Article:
The decade's most triggering comedy
Elon Musk revealed that former FTX chief executive Sam Bankman-Fried set off his “bs detector” earlier this year when the now-disgraced cryptocurrency entrepreneur asked to invest in the acquisition of Twitter.
FTX, headquartered in the Bahamas, went bankrupt on Friday after users discovered that companies controlled by Bankman-Fried were likely fraudulently intertwined, triggering a liquidity crisis. Bankman-Fried went from maintaining a $15.6 billion net worth to having “no material wealth” virtually overnight, according to data from the Bloomberg Billionaires Index.
Bankman-Fried had contacted Musk through investment banker Michael Grimes, who aided Musk with his recent purchase of Twitter. As shown by messages between Grimes and Musk previously leaked during legal proceedings related to the acquisition, the former said that the latter should “want to take” a meeting with Bankman-Fried, who was prepared to contribute up to $5 billion for the acquisition and “do the engineering for social media blockchain integration.”
Musk, however, said that he was “backlogged with a mountain of critical work matters” and observed that supporting Twitter via blockchain would be “impossible” since the bandwidth requirements would demand an “absolutely gigantic” peer-to-peer network that would defeat the purpose of decentralization. When Grimes said that Bankman-Fried would still be interested in Musk’s vision for Twitter purely from an investment standpoint, the world’s richest man agreed to speak with him later as long as he did not “have to have a laborious blockchain debate.”
Musk also questioned whether Bankman-Fried truly had access to liquid capital. Grimes expressed confidence in Bankman-Fried, noting that he had graduated from MIT and built his cryptocurrency platform from scratch before emerging as the second-largest contributor to the campaign of President Joe Biden.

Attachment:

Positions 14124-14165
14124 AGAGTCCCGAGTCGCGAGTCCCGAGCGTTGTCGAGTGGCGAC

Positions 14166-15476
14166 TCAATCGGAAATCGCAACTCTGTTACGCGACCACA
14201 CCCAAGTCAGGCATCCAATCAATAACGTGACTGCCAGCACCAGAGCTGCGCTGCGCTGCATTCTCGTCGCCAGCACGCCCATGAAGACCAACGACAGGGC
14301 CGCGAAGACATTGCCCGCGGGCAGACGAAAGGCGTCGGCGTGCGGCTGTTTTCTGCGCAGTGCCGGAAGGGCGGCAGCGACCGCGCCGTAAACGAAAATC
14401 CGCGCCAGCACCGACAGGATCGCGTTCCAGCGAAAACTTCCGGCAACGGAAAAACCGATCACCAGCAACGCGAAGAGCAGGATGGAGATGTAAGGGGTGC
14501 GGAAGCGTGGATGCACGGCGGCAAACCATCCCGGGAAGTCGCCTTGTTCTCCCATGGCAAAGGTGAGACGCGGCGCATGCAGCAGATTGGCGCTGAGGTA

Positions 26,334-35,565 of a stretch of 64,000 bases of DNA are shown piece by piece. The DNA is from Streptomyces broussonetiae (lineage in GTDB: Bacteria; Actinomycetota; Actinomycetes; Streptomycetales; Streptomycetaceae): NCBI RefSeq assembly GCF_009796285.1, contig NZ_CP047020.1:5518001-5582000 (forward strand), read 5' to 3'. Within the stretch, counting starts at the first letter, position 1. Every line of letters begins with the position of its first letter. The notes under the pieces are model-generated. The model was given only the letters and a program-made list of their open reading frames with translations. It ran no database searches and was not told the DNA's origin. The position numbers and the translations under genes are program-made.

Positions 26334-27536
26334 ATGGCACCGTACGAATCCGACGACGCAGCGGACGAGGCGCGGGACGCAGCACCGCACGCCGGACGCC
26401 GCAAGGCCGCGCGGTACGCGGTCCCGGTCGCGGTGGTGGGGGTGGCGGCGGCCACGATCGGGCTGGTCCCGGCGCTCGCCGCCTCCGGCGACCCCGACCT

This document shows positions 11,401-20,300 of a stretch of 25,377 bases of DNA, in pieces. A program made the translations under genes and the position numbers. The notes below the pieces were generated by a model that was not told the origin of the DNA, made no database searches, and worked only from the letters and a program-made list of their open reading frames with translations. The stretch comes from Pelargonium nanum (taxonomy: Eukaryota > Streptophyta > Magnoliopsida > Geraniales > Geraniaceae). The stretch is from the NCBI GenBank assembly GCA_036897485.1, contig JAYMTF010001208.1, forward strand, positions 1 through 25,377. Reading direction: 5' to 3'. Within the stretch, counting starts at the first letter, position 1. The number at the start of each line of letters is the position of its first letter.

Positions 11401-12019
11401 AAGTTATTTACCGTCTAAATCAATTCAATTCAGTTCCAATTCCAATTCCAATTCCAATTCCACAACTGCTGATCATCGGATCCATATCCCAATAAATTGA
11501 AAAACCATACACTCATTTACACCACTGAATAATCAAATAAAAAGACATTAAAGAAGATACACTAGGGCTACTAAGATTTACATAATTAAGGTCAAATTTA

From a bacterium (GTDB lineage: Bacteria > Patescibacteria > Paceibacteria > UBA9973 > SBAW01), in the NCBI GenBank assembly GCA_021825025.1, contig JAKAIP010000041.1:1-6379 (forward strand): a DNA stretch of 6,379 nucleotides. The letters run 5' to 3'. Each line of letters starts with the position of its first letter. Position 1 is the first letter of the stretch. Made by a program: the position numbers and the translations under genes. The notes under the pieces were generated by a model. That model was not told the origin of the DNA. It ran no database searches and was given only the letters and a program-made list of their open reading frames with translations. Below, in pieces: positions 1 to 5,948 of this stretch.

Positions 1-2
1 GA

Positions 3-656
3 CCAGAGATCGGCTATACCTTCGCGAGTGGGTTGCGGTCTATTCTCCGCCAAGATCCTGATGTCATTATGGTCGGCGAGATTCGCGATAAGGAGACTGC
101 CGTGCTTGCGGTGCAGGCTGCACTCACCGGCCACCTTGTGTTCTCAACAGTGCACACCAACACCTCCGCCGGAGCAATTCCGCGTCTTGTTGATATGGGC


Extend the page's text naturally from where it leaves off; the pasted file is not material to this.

After FTX went bankrupt, Musk confirmed on social media that he never trusted Bankman-Fried. “He set off my bs detector,” Musk said, “which is why I did not think he had” $3 billion.
Bankman-Fried, a self-proclaimed “effective altruist,” donated nearly $39 million to support Democrats in the midterm elections, which occurred days before his company imploded, according to data from Open Secrets. He had been preparing to spend as much as $1 billion during the 2024 election cycle to keep the Democratic Party in control of the White House.
The 30-year-old former tycoon comes from an extraordinarily well-connected family. His father, Joseph Bankman, is a tax scholar who teaches at Stanford Law, while his mother, Barbara Fried, is a fellow Stanford Law professor who also leads Mind the Gap, a political action committee that fundraises for the Democratic Party among wealthy Silicon Valley donors.
The messages between Grimes and Musk did not reveal why Bankman-Fried thought he would align with Musk’s mission for Twitter, which largely centers upon fostering open dialogue and free expression online.
“The reason I acquired Twitter is because it is important to the future of civilization to have a common digital town square, where a wide range of beliefs can be debated in a healthy manner, without resorting to violence,” Musk said in a recent statement. “There is currently great danger that social media will splinter into far right wing and far left wing echo chambers that generate more hate and divide our society.”